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04-08-2011, 05:21 PM   #31
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For the GSN, check out the yashica guy
Yashica Electro 35 & Rangefinder camera user Homepage
His battery adapter is excellent
Here's a GSN next to a Konica S2



These are large cameras, just so you know, larger than most Pentax SLRs, but they are excellent to shoot - you can't really go wrong with most of these monsters from the time. With the ones that don't have an easy battery situation - e.g. the Konica above - the simple solution is to set the camera ISO (there! I wrote ISO instead of ASA!) lower in compensation. E.g. I set the Konica to 100 for 400 film, and it works fine.

04-08-2011, 05:46 PM   #32
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I have and use.

Yaschica lynx 5000- Solid and great camera with shutter speed up to 1/1000th sec. Which can be important depending on film speed if you don't carry an ND filter. It used a mercury battery though so you have to trick it by setting your iso a stop and a half from your desired iso . This sounds more problematic than it is. I always used this method anyways since I rarely shot film at box speed anyway. The meter is quite accurate but does not see through the lens so you need to adjust accordingly for filters. Flash syncs at ALL speeds which can be GREAT. Nice bright viewfinder.

Fujica V2 SOLID Chunk of a camera. But very tempemental about the linkage that sets the aperature. It must occasionaly be reattached. Not difficult if you have the correct tools but not for the timid either. Very nice lens and SUPERB viewfinder.

Kodak Retina iia Tiny but solid and heavy truly a work of art with build quality that NOTHING built today even coms close to. I have Modern Remington rifles with poorer craftmanship. It has the two best meters ever developed. The hand held one you carry along to shoot velvia slides with and the fast and accurate enough one you shoot B&W film with aka SUNNY 16. Meaning it has no built in meter. That is NOT a drawback. It keeps it tiny and handy with a GREAT lens. It has a very small viewfinder but it is easy to use and very accurate . Ditch the neverready case and throw it in a jacket pocket . I do love this one ! NO Batteries .

Lots of cheap options out there. The best ones are the ones you use. I'll be honest though. I also have an old Pentax H3v/ SV which is about the same size as the Fujica and the Yaschica that is also has wonderful craftmanship. Mirror slap does rear it's head at about 1/30th sec for me with a fast 50. YMMV Whereas any of my rangefinders I can use until 1/15 sec most of the time. Doesn't sound like much of a difference until it creeps up on you.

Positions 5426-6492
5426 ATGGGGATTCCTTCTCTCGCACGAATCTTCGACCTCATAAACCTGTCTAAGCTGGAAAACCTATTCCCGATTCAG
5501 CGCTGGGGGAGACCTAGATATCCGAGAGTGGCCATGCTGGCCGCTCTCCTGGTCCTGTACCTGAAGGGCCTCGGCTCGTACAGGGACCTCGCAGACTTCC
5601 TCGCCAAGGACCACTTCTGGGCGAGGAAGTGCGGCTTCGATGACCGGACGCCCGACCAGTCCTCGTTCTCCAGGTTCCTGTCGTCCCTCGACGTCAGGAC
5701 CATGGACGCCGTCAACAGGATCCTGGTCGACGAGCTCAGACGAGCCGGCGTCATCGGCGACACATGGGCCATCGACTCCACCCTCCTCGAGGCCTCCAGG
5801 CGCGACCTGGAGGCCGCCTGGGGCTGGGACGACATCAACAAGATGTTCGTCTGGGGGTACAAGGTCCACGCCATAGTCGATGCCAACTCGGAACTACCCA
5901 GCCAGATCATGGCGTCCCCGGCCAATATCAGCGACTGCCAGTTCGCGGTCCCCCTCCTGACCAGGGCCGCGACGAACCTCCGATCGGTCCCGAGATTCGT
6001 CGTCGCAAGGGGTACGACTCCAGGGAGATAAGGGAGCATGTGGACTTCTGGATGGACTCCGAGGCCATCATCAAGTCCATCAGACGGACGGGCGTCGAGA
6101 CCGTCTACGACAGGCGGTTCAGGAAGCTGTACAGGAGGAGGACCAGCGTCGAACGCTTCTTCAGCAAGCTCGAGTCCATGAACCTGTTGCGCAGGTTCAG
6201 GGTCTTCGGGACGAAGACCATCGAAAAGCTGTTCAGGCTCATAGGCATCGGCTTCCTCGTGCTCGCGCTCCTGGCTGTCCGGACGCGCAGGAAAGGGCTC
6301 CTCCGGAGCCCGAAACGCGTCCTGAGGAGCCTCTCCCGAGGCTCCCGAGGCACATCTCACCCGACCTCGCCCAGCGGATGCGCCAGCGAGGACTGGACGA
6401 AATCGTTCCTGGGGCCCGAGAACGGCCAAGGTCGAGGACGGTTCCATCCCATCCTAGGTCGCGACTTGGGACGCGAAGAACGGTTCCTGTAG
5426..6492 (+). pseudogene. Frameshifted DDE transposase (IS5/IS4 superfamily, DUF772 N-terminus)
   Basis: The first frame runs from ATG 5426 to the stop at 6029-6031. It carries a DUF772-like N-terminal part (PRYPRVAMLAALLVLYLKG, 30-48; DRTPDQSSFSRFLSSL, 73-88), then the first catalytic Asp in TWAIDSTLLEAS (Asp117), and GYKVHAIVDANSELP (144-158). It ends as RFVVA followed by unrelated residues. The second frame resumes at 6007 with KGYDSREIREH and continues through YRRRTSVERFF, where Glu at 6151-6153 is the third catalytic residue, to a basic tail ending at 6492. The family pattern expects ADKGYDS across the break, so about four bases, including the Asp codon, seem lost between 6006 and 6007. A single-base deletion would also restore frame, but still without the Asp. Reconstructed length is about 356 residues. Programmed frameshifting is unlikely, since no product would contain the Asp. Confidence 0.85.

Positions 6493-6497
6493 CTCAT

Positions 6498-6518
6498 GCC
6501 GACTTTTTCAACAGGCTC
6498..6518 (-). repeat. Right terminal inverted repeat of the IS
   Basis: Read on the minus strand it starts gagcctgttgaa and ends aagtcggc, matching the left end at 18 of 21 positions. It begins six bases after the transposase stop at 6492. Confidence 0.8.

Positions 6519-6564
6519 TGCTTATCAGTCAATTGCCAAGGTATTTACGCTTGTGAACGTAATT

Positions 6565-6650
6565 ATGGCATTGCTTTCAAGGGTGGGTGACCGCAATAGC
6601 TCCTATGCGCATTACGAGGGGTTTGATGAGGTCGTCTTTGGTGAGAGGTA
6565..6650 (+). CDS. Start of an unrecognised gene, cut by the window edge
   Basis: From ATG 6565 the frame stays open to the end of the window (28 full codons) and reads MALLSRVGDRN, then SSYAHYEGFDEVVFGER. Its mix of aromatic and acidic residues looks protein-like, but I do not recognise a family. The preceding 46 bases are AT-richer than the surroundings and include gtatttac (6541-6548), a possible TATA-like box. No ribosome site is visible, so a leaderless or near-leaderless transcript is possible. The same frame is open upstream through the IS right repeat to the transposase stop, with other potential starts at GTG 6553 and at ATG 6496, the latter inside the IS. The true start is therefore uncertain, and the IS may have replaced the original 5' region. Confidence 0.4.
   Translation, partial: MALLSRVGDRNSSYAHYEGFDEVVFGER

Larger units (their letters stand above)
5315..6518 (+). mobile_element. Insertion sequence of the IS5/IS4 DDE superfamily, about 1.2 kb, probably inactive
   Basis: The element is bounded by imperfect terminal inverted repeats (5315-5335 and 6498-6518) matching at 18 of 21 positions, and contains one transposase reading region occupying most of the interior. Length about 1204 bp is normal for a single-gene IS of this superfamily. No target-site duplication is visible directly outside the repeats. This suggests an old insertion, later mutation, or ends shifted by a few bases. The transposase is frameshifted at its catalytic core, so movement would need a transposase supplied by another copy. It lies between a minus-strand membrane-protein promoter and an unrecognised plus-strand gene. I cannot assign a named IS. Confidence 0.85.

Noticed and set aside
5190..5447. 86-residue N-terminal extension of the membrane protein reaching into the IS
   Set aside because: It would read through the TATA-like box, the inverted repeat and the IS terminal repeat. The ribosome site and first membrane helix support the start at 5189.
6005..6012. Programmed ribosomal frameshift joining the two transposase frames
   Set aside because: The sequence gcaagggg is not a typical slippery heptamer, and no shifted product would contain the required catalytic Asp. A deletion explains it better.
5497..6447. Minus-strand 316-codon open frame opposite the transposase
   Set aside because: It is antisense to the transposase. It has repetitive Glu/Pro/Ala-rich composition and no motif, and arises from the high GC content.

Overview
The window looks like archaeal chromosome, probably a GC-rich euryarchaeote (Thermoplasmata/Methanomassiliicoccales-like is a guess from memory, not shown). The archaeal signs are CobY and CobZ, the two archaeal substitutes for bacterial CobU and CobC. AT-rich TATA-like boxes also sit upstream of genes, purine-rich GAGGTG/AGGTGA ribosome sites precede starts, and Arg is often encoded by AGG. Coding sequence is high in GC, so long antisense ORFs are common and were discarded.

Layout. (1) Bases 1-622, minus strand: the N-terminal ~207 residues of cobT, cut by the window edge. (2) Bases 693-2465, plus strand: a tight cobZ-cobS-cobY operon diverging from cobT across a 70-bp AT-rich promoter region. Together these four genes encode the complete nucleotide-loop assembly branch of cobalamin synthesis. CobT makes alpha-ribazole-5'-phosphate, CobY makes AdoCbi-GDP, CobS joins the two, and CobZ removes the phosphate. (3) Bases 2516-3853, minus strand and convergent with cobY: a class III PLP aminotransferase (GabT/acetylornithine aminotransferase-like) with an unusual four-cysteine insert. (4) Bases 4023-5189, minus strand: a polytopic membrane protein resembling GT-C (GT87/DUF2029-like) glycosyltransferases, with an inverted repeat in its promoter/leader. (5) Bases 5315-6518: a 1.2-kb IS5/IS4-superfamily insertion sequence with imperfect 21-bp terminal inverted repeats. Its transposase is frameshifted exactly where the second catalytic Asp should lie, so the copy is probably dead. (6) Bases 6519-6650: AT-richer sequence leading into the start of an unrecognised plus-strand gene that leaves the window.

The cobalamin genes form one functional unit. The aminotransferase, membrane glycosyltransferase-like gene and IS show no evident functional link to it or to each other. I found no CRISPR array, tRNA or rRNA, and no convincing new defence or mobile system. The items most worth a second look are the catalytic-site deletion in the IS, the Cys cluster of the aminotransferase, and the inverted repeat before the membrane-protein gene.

Eric
04-08-2011, 05:56 PM   #33
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So, these things are larger than a typical SLR?
I kinda remember Rangefinders as being somewhat slimmer and compact?
That link to the Yashica guy is really useful if ever I decide on the Yashica.
I have to decide too whether to get an interchangeable lens..baaaddd idea 'coz of LBA..again! ..or just a fixed lens..which would be better to curb LBA.
04-08-2011, 06:13 PM   #34
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QuoteOriginally posted by GerryL Quote
So, these things are larger than a typical SLR?
I kinda remember Rangefinders as being somewhat slimmer and compact?
That link to the Yashica guy is really useful if ever I decide on the Yashica.
I have to decide too whether to get an interchangeable lens..baaaddd idea 'coz of LBA..again! ..or just a fixed lens..which would be better to curb LBA.
I would not say larger than typical slr. But larger than a pentax MX or H3v/SV. Thats if your asking of the Yaschicas. I find them quicker to use than an slr though. Quicker to focus and meter for me YMMV. But they are not compact like some others.

Eric

04-08-2011, 06:40 PM   #35
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QuoteOriginally posted by GerryL Quote
So, these things are larger than a typical SLR?
I kinda remember Rangefinders as being somewhat slimmer and compact?
My Leica M's are about the same size of my Pentax MX's. The Leicas are taller but because it lacks a mirror-box, they are thinner. What makes the rangefinder kit more compact are the lenses. In general, rangefinder lenses are more compact than SLR lenses.

Here's a post from RFF that demonstrates that:
Rangefinderforum.com - View Single Post - Zeiss Biogon vs Distagon image quality comparison
04-08-2011, 07:31 PM   #36
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QuoteOriginally posted by séamuis Quote
The bessa’s are wonderful. they may not be quite ‘Leica’ quality, but considering I can get a brand new body and lens for less than a used M3, its a heck of a kit. and that 1:1 viewfinder is superb. even better in my opinion than the MX viewfinder, and that things is one of the best you could ever use.
So when are we going to start seeing shots with the Bessa on the film shot thread? I will likely get a R2a with the 40/1.4 at some point, but that step will probably involve liquidation of most of the other rangefinder stuff. Too many cameras, too little time to shoot with them all!


Steve
04-08-2011, 07:44 PM - 1 Like   #37
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QuoteOriginally posted by GerryL Quote
My head is spinning now from all the suggestions..too much for me to handle I guess and I haven't even gone to the battery issues like, can the batteries still be found or do they have replacements like LR44's or such?
I'm looking at the Yashica Electro GSN and I kinda like the way it looks and price seems to be affordable (for me)..and it can take LR44's which are plentifully available.
The other brands and models I still have to check and see what suits my tastes best.
The Olympus XA looks a bit like "Instamatic" cameras rather than the typical Rangefinder build (metal).
Rio-Rico's post is too much for my head..hehe..He's got too much cameras I guess!
The battery issue can be addressed in several ways: